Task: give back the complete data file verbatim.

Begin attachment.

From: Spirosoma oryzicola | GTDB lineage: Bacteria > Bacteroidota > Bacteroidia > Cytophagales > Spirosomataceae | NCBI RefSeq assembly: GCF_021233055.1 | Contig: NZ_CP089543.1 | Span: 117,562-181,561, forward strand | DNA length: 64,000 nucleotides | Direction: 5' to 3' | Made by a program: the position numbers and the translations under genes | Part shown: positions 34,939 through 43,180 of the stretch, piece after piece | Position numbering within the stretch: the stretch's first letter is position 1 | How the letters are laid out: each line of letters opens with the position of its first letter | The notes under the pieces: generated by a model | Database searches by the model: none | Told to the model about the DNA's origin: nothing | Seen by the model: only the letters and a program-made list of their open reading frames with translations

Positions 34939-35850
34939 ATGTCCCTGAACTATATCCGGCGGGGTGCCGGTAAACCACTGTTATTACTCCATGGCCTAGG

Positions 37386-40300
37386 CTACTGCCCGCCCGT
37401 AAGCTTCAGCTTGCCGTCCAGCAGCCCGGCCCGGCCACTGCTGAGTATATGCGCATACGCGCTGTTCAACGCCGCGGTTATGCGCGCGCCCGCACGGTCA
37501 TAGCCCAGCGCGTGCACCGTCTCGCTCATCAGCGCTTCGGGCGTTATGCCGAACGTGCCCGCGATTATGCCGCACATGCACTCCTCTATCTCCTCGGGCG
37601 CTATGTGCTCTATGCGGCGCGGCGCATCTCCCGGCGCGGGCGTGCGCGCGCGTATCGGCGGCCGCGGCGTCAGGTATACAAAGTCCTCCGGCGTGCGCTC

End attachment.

From: Spirosoma oryzicola | GTDB lineage: Bacteria > Bacteroidota > Bacteroidia > Cytophagales > Spirosomataceae | NCBI RefSeq assembly: GCF_021233055.1 | Contig: NZ_CP089543.1 | Span: 117,562-181,561, forward strand | DNA length: 64,000 nucleotides | Direction: 5' to 3' | Made by a program: the position numbers and the translations under genes | Part shown: positions 34,939 through 43,180 of the stretch, piece after piece | Position numbering within the stretch: the stretch's first letter is position 1 | How the letters are laid out: each line of letters opens with the position of its first letter | The notes under the pieces: generated by a model | Database searches by the model: none | Told to the model about the DNA's origin: nothing | Seen by the model: only the letters and a program-made list of their open reading frames with translations

Positions 34939-35850
34939 ATGTCCCTGAACTATATCCGGCGGGGTGCCGGTAAACCACTGTTATTACTCCATGGCCTAGG

Positions 37386-40300
37386 CTACTGCCCGCCCGT
37401 AAGCTTCAGCTTGCCGTCCAGCAGCCCGGCCCGGCCACTGCTGAGTATATGCGCATACGCGCTGTTCAACGCCGCGGTTATGCGCGCGCCCGCACGGTCA
37501 TAGCCCAGCGCGTGCACCGTCTCGCTCATCAGCGCTTCGGGCGTTATGCCGAACGTGCCCGCGATTATGCCGCACATGCACTCCTCTATCTCCTCGGGCG
37601 CTATGTGCTCTATGCGGCGCGGCGCATCTCCCGGCGCGGGCGTGCGCGCGCGTATCGGCGGCCGCGGCGTCAGGTATACAAAGTCCTCCGGCGTGCGCTC